This type of intuition and social understanding are diminished when algorithms are the discriminators. AI can use unintuitive proxy data to make decisions about humans that do not make our ‘alarm bells’ ring.
Similarly, claimants might not make use of their legal remedies, simply because they are not aware that they are being discriminated against in the first place. For example, we might not know that we are not being shown a job advertisement, we are seeing a higher price for a product, or that we have been filtered out from seeing certain search results.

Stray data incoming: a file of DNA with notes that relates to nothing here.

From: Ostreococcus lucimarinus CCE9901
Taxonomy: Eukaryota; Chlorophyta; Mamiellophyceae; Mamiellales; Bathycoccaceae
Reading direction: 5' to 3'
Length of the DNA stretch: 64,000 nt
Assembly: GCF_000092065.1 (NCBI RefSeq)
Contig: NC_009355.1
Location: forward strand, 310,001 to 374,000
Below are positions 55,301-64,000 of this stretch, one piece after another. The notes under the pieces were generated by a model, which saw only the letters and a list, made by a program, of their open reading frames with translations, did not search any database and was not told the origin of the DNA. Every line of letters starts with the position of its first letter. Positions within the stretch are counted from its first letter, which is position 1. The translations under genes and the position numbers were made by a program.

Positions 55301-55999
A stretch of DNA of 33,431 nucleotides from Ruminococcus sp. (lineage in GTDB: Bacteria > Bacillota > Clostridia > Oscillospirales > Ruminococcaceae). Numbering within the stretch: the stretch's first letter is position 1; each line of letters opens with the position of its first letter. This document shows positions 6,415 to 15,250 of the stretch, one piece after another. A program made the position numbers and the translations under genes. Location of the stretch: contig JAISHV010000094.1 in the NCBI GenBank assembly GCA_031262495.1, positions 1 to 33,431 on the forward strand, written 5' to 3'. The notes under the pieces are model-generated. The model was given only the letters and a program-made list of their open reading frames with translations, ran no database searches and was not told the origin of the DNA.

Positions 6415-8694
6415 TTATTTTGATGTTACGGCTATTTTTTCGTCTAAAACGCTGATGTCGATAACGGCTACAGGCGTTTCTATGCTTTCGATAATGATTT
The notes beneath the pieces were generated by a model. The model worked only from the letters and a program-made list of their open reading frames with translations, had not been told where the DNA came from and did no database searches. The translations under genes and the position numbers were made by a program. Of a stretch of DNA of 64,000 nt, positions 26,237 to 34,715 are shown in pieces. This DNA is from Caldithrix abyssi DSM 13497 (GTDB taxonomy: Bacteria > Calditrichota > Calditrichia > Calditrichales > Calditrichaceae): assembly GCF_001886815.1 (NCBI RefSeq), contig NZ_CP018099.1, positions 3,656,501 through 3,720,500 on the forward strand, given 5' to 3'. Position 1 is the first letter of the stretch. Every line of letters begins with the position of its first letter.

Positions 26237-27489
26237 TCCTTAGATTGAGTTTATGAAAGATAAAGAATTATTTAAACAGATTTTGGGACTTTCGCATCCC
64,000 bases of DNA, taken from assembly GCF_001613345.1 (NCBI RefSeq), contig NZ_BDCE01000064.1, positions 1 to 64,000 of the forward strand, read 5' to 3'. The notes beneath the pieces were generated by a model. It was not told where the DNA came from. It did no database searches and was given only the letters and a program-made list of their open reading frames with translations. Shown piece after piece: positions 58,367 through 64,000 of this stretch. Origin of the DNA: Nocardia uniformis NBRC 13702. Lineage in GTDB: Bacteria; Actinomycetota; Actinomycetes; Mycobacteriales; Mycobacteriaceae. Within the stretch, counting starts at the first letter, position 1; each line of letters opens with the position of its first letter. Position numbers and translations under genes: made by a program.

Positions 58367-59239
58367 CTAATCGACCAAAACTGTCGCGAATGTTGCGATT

This means everyone is at a higher risk of being discriminated against and is less likely to receive effective protection.
However, we show in the paper that specific groups are especially vulnerable. The wrong choice of fairness metrics could be particularly detrimental for smaller groups, such as minority groups such as the LGBT* community, various religions, many races and ethnicities, and especially intersectional groups.
Conditional demographic disparity (CDD) can help identify discrimination against such groups because unlike other tests it is not dependent on the actual size of the group, but rather their proportional treatment relative to others.
Given that the development of AI-based solutions is a very important goal for both companies and some governments, should the problem of lack of fairness require an update of the regulations in force today (like GDPR and others) or a new kind of legal approach? Or is a problem that can still be solved only on a case-by-case basis?